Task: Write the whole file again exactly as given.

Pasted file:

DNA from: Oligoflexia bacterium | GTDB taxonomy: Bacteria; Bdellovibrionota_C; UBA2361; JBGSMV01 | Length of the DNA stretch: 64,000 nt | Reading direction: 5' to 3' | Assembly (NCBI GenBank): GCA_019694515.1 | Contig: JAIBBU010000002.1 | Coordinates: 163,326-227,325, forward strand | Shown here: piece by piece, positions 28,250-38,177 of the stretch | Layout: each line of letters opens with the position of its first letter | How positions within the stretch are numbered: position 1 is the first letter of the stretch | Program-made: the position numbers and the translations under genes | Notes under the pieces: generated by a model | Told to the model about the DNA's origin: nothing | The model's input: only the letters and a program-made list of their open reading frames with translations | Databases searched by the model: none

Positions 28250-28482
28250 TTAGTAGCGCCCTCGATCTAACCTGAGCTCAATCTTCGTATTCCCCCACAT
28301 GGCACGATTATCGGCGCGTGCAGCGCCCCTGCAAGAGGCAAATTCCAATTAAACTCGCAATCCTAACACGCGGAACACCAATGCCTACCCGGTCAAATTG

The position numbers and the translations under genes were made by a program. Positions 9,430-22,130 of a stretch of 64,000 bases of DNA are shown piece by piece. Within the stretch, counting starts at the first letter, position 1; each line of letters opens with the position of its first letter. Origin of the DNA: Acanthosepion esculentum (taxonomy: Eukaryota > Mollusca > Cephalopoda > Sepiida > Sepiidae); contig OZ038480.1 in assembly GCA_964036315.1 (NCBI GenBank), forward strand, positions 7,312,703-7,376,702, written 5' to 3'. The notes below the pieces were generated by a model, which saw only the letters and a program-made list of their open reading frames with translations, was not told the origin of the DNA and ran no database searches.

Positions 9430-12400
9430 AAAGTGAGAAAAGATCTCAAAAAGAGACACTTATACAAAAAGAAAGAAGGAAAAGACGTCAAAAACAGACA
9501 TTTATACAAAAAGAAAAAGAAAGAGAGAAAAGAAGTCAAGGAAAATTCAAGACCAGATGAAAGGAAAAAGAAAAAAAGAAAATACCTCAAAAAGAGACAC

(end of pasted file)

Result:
DNA from: Oligoflexia bacterium | GTDB taxonomy: Bacteria; Bdellovibrionota_C; UBA2361; JBGSMV01 | Length of the DNA stretch: 64,000 nt | Reading direction: 5' to 3' | Assembly (NCBI GenBank): GCA_019694515.1 | Contig: JAIBBU010000002.1 | Coordinates: 163,326-227,325, forward strand | Shown here: piece by piece, positions 28,250-38,177 of the stretch | Layout: each line of letters opens with the position of its first letter | How positions within the stretch are numbered: position 1 is the first letter of the stretch | Program-made: the position numbers and the translations under genes | Notes under the pieces: generated by a model | Told to the model about the DNA's origin: nothing | The model's input: only the letters and a program-made list of their open reading frames with translations | Databases searched by the model: none

Positions 28250-28482
28250 TTAGTAGCGCCCTCGATCTAACCTGAGCTCAATCTTCGTATTCCCCCACAT
28301 GGCACGATTATCGGCGCGTGCAGCGCCCCTGCAAGAGGCAAATTCCAATTAAACTCGCAATCCTAACACGCGGAACACCAATGCCTACCCGGTCAAATTG

The position numbers and the translations under genes were made by a program. Positions 9,430-22,130 of a stretch of 64,000 bases of DNA are shown piece by piece. Within the stretch, counting starts at the first letter, position 1; each line of letters opens with the position of its first letter. Origin of the DNA: Acanthosepion esculentum (taxonomy: Eukaryota > Mollusca > Cephalopoda > Sepiida > Sepiidae); contig OZ038480.1 in assembly GCA_964036315.1 (NCBI GenBank), forward strand, positions 7,312,703-7,376,702, written 5' to 3'. The notes below the pieces were generated by a model, which saw only the letters and a program-made list of their open reading frames with translations, was not told the origin of the DNA and ran no database searches.

Positions 9430-12400
9430 AAAGTGAGAAAAGATCTCAAAAAGAGACACTTATACAAAAAGAAAGAAGGAAAAGACGTCAAAAACAGACA
9501 TTTATACAAAAAGAAAAAGAAAGAGAGAAAAGAAGTCAAGGAAAATTCAAGACCAGATGAAAGGAAAAAGAAAAAAAGAAAATACCTCAAAAAGAGACAC